Reading Hungry Hearts was a mouth-watering, delicious, and (mostly) sunny experience. It was perfect as a laid-back read to take my time with, and I ended up learning so much about the culinary traditions of many different cultures.
TITLE: Hungry Hearts: 13 Tales of Food & Love
AUTHORS: Elsie Chapman, Caroline Tung Richmond, Sandhya Menon, S. K. Ali, Rin Chupeco, Anna-Marie McLemore, Rebecca Roanhorse, Sara Farizan, Jay Coles, Adi Alsaid, Sangu Mandanna, Phoebe North, Karuna Riazi
GENRE: Anthology, contemporary, young adult
ORIGINAL PUBLICATION: June 2019 at Simon Pulse
RATING: ⭑ ⭑ ⭑ ⭑
From some of your favorite bestselling and critically acclaimed authors—including Sandhya Menon, Anna-Marie McLemore, and Rin Chupeco—comes a collection of interconnected short stories that explore the intersection of family, culture, and food in the lives of thirteen teens.
A shy teenager attempts to express how she really feels through the confections she makes at her family’s pasteleria. A tourist from Montenegro desperately seeks a magic soup dumpling that could cure his fear of death. An aspiring chef realizes that butter and soul are the key ingredients to win a cooking competition that could win him the money to save his mother’s life.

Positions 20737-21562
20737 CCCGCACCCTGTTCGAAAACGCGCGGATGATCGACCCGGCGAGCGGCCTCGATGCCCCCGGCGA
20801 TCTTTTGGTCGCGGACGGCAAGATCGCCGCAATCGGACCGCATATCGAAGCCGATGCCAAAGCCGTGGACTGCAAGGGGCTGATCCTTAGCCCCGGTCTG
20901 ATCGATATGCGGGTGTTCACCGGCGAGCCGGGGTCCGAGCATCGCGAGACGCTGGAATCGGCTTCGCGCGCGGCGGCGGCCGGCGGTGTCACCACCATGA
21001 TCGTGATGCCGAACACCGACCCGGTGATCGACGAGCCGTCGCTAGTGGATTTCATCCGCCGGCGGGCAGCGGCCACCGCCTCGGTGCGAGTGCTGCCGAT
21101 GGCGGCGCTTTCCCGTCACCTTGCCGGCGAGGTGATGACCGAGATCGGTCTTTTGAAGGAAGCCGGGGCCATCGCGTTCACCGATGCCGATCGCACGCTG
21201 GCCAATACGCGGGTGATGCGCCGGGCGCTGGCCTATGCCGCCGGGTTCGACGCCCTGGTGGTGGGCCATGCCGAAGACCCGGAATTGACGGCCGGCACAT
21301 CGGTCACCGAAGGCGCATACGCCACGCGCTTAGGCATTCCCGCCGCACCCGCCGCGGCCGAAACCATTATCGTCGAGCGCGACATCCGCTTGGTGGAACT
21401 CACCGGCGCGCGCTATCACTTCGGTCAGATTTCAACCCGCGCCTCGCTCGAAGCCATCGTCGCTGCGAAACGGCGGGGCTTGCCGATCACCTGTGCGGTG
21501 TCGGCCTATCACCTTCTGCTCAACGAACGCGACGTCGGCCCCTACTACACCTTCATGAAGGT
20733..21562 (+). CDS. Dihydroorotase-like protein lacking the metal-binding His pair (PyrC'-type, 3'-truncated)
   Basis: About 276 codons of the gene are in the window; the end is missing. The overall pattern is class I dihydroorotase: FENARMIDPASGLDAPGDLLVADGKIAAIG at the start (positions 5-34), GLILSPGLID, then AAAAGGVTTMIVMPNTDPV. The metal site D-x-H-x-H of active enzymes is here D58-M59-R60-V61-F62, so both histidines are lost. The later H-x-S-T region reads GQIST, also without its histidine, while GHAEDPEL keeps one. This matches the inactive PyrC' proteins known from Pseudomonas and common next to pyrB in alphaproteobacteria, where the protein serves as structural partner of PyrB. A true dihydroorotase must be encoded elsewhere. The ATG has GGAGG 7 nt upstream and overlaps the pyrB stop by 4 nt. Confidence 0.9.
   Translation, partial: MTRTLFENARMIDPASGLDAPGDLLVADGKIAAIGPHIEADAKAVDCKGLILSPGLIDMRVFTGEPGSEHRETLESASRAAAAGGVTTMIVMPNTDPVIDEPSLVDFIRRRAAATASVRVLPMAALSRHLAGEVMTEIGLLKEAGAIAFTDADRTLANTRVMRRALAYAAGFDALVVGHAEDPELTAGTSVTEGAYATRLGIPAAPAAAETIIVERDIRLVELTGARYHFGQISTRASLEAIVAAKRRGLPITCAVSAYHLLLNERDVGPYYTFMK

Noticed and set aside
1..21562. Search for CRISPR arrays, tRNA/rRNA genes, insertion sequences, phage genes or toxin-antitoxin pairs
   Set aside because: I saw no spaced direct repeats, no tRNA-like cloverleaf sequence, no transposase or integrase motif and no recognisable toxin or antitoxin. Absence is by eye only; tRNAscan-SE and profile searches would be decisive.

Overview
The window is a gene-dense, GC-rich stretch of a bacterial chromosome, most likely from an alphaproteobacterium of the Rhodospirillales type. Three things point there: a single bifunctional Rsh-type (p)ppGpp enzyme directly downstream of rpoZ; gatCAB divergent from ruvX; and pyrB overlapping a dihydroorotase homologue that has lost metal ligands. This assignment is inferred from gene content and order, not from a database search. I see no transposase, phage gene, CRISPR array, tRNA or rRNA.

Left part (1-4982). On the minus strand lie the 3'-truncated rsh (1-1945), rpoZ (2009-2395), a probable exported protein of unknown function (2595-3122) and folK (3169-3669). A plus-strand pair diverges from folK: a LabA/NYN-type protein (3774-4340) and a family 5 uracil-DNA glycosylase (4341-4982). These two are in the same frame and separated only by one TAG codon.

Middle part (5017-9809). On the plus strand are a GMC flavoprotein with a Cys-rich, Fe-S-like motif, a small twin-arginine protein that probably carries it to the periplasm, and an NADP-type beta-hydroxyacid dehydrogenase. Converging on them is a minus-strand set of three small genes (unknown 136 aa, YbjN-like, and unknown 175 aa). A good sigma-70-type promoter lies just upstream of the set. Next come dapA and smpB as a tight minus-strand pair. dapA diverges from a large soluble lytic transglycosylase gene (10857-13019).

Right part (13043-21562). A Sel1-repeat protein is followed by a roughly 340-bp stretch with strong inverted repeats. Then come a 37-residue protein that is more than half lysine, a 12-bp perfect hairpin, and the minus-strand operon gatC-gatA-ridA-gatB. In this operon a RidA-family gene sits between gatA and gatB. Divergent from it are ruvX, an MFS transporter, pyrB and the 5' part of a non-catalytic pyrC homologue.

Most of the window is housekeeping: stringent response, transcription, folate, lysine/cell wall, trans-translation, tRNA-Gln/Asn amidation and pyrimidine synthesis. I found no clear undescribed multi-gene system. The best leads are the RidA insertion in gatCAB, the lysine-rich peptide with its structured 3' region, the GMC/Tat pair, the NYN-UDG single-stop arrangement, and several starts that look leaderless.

Welcome to Hungry Hearts Row, where the answers to most of life’s hard questions are kneaded, rolled, baked. Where a typical greeting is, “Have you had anything to eat?” Where magic and food and love are sometimes one and the same.
Told in interconnected short stories, Hungry Hearts explores the many meanings food can take on beyond mere nourishment. It can symbolize love and despair, family and culture, belonging and home.
Hungry Hearts: 13 Tales of Food & Love is a YA anthology that explores all the different meanings that food can take in our lives. Refusing to conform to a single genre, the 13 short stories contained within range from fluffy romance to paranormal coming-of-age, representing cultures from all around the world through the process.